UK to give £500m to help France curb small boat crossings


The UK will give France almost £500m over three years to help stop migrants crossing the Channel in small boats.

The cash was announced at a summit in Paris between UK Prime Minister Rishi Sunak and President Emmanuel Macron, who said France would also contribute.

The money will go towards an extra 500 officers and a new detention centre in France, but this will not be fully operational until the end of 2026.

The UK had planned to pay France around £63m this year to tackle the problem.

This new package appears to at least double that amount, with the UK pledging £120m in 2023-24.

France will also step up its funding of enforcement but has not said by how much.

Labour’s shadow attorney general Emily Thornberry accused the Conservatives of “lurching from one crisis to another with nothing more than their typical sticking plaster politics”.

“Before Rishi Sunak sends even more money to the French authorities to tackle this crisis, he needs to explain what was achieved by the hundreds of millions we’ve given them before, and why small boat crossings continued to go up regardless.”

Mr Macron praised the joint efforts of UK and French teams working to reduce small boat crossings.

Speaking at a press conference with Mr Sunak at the Elysee Palace, he said the team had prevented 30,000 small boat crossings and made 500 arrests in the past year.

Mr Sunak said the money would help “put an end to this disgusting trade in human life”.

He added: “Working together, the UK and France will ensure that nobody can exploit our systems with impunity.”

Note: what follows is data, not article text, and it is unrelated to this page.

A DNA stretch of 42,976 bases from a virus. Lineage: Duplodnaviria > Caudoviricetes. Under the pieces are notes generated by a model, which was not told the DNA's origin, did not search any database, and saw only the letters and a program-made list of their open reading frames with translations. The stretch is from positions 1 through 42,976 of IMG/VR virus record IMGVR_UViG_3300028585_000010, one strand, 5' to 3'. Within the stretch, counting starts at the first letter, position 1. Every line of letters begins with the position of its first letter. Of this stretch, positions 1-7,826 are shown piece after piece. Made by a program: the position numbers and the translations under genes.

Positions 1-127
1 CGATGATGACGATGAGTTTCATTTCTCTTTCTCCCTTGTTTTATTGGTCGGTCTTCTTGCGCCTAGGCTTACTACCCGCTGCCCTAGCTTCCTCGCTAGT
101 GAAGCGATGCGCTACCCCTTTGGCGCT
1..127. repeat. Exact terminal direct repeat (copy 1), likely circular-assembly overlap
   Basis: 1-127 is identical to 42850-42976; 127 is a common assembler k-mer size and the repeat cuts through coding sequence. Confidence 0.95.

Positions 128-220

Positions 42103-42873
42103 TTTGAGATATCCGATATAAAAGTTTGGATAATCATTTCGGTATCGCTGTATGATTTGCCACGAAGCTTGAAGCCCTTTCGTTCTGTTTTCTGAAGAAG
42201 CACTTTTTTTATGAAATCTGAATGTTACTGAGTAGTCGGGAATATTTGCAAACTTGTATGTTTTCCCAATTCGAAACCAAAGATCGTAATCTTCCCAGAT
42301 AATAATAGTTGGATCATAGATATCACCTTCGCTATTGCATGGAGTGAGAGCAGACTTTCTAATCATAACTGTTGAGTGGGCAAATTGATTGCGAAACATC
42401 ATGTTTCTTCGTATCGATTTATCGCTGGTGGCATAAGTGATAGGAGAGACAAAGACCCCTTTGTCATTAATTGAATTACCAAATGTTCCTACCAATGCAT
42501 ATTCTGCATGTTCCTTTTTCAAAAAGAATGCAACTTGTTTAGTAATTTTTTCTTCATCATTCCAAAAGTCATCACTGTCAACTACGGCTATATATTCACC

Mr Sunak said the new deal agreed by the two leaders will see 500 extra French law enforcement officers using “enhanced technology” such as drones to prevent Channel crossings.

The money will also go towards a new detention centre in France, adding to the 26 already in existence.

Downing Street said the detention centre would allow more migrants “to be removed from the French coast”.

Mr Sunak has made stopping the boats one of his key pledges for his government.

However, if the centre is completed on that timetable it would not fully functioning before an election is due in the UK, which can be held no later than January 2025.

Both men said the summit in Paris marked a new beginning in Anglo-French relations.

Mr Macron said it was a “moment of reconnection” while Mr Sunak described the meeting as an “entente renewed”.

The French leader had no qualms about putting his finger on what he thought had led the relationship into difficulties in recent years – Brexit.

Between the lines of his statement, that was a criticism of Mr Sunak’s three predecessors as UK prime minister and the tensions all have had with the EU.

During their press conference, the two leaders presented a strong sense of comradery – Mr Macron addressed “dear” Rishi, who in turned thanked “mon ami”, and the briefing concluded with an embrace.

However, it is clear this meeting was just the start of something more cooperative – a small step, no more.

Last year saw a huge increase in the number of people trying to get the UK by crossing the English Channel in small, often flimsy boats.

For Mr Sunak, this is a domestic political issue.

At the start of 2023, he said tackling small boats was one of his priorities. He needs to see a reduction in boats reaching the UK in order to fulfil his pledge.

Mr Macron also wants to see the movements reduced – but for him the issue is one that has broader implications.

He wants European countries to look at the routes people take to reach western Europe.

Earlier this week, Mr Sunak unveiled a new Illegal Migration Bill.

Under the plans, anyone found to have entered the UK illegally would not only be removed within 28 days, but also be blocked from returning or claiming British citizenship in future.

Mr Sunak argues his new plan was “designed to break the business model of the criminal gangs and remove the pull factors, bringing them to the Channel coasts”.

However, the bill has been fiercely criticised by some charities and the UN’s refugee agency. It is also likely to face legal